The idea of Pareto optimal payoff in a zero-sum game gives rise to a generalized relative selfish rationality standard, the punishing-the-opponent standard, where both players always seek to minimize the opponent's payoff at a favorable cost to himself rather to prefer more than less. The punishing-the-opponent standard can be used in both zero-sum games e.

For two-player finite zero-sum games, the different game theoretic solution concepts of Nash equilibrium , minimax , and maximin all give the same solution. If the players are allowed to play a mixed strategy , the game always has an equilibrium. A game's payoff matrix is a convenient representation. Consider for example the two-player zero-sum game pictured at right or above. The order of play proceeds as follows: The first player red chooses in secret one of the two actions 1 or 2; the second player blue , unaware of the first player's choice, chooses in secret one of the three actions A, B or C.

Then, the choices are revealed and each player's points total is affected according to the payoff for those choices. Example: Red chooses action 2 and Blue chooses action B. When the payoff is allocated, Red gains 20 points and Blue loses 20 points. In this example game, both players know the payoff matrix and attempt to maximize the number of their points. Red could reason as follows: "With action 2, I could lose up to 20 points and can win only 20, and with action 1 I can lose only 10 but can win up to 30, so action 1 looks a lot better.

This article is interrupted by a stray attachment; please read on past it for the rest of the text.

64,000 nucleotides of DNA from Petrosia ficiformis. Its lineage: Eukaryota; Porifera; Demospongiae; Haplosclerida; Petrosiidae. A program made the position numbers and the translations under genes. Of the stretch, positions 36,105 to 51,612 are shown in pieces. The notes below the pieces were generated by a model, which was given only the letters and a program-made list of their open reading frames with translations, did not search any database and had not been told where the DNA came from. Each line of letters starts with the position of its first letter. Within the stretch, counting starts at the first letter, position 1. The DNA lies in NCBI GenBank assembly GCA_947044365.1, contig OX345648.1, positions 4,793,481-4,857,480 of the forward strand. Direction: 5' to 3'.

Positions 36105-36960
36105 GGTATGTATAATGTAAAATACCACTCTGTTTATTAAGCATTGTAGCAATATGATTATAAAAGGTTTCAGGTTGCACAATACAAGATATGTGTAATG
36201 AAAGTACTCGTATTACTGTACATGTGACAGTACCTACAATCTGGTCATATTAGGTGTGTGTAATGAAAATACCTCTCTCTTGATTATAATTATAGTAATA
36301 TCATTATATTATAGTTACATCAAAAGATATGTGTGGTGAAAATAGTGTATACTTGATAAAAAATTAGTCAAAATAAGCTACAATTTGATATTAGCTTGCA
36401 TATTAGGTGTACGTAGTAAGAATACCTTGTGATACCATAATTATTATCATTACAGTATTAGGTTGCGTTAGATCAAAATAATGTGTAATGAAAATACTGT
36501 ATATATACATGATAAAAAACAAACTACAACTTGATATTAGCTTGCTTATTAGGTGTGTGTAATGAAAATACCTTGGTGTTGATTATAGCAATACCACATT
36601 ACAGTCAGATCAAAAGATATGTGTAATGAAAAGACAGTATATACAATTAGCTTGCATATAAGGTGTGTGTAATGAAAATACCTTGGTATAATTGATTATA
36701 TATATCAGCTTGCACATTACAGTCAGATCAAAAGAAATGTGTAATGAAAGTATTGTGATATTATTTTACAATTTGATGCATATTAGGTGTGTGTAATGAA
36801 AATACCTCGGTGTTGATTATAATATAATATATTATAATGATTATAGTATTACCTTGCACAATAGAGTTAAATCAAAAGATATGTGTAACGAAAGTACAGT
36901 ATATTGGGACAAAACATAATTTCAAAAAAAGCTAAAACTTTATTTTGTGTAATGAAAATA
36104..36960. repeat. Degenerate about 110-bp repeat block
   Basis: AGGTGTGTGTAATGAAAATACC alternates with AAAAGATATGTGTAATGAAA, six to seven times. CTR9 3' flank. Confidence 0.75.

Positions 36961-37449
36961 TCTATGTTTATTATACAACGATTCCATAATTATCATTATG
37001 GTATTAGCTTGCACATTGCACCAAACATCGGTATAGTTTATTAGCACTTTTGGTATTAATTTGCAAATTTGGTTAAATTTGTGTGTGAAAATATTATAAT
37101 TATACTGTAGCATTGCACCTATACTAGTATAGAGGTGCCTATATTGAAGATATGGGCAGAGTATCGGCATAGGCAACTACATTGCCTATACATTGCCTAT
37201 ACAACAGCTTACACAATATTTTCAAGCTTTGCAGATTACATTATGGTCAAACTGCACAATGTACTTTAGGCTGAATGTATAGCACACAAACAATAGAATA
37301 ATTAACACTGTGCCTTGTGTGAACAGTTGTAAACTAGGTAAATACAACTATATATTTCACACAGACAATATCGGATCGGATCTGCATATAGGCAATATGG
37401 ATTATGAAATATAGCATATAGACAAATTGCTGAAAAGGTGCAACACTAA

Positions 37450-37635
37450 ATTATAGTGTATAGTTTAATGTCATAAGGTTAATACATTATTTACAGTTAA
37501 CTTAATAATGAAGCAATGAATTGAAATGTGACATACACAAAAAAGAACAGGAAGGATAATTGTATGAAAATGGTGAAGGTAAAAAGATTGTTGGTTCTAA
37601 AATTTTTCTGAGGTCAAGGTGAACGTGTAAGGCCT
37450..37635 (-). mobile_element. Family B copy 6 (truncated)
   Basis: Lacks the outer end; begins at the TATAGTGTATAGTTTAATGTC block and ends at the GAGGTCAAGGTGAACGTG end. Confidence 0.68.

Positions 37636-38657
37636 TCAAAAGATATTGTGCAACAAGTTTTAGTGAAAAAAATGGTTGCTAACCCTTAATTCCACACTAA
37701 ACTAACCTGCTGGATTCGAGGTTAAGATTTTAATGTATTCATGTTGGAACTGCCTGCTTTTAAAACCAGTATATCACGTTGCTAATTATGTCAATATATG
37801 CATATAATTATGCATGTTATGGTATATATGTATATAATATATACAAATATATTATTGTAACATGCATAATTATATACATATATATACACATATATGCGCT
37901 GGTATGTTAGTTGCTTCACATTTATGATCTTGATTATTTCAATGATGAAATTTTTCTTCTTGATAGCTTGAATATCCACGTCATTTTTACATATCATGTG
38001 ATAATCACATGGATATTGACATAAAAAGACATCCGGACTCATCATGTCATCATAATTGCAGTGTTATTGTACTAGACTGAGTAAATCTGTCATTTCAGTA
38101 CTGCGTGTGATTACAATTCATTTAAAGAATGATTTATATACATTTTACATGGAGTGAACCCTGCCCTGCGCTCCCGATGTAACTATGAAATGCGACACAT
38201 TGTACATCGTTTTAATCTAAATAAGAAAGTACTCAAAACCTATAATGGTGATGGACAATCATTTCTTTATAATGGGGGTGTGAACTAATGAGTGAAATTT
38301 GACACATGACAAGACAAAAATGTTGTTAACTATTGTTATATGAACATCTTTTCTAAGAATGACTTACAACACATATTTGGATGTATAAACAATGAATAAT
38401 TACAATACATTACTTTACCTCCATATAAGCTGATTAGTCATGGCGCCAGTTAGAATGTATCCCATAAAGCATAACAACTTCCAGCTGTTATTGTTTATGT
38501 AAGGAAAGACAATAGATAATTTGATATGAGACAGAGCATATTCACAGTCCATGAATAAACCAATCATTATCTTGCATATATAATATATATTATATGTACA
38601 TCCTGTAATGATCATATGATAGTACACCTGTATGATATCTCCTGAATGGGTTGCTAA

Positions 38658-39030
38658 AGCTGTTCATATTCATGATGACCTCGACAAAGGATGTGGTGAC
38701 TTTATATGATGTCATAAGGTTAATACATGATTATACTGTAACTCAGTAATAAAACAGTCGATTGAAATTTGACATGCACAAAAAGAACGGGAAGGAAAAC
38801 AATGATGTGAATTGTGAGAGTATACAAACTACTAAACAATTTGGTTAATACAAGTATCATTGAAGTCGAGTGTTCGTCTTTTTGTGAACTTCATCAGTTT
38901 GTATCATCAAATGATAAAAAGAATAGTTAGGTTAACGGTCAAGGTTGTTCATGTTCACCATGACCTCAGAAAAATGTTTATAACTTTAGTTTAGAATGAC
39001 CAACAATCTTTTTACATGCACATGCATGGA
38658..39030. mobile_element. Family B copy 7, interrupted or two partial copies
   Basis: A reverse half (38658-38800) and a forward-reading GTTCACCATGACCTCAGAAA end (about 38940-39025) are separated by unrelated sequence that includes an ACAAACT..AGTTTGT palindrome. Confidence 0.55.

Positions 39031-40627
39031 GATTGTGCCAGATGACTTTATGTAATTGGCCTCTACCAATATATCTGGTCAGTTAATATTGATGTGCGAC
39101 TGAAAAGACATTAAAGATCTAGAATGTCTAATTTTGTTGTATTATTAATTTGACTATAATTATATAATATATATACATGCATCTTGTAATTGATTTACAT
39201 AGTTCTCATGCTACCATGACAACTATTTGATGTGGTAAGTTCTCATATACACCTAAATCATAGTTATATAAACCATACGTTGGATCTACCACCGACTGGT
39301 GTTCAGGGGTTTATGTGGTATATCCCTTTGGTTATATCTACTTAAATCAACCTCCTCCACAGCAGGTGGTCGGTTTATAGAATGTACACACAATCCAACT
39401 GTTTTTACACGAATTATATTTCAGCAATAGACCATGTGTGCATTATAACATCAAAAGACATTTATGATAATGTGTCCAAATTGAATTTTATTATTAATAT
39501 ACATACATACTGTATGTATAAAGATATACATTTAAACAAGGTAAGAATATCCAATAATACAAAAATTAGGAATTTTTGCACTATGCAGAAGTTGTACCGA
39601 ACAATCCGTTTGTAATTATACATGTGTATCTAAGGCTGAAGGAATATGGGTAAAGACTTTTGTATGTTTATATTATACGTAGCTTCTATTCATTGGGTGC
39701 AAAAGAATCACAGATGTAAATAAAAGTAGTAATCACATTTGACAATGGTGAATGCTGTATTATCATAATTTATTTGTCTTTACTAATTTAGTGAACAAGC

If both players take these actions, Red will win 20 points. If Blue anticipates Red's reasoning and choice of action 1, Blue may choose action B, so as to win 10 points. If Red, in turn, anticipates this trick and goes for action 2, this wins Red 20 points.

Instead of deciding on a definite action to take, the two players assign probabilities to their respective actions, and then use a random device which, according to these probabilities, chooses an action for them.

Each player computes the probabilities so as to minimize the maximum expected point-loss independent of the opponent's strategy. This leads to a linear programming problem with the optimal strategies for each player. This minimax method can compute probably optimal strategies for all two-player zero-sum games.

The Nash equilibrium for a two-player, zero-sum game can be found by solving a linear programming problem. Suppose a zero-sum game has a payoff matrix M where element M i , j is the payoff obtained when the minimizing player chooses pure strategy i and the maximizing player chooses pure strategy j i.

Assume every element of M is positive. The game will have at least one Nash equilibrium. The Nash equilibrium can be found Raghavan , p.

For the resulting u vector, the inverse of the sum of its elements is the value of the game. Multiplying u by that value gives a probability vector, giving the probability that the maximizing player will choose each of the possible pure strategies. If the game matrix does not have all positive elements, simply add a constant to every element that is large enough to make them all positive.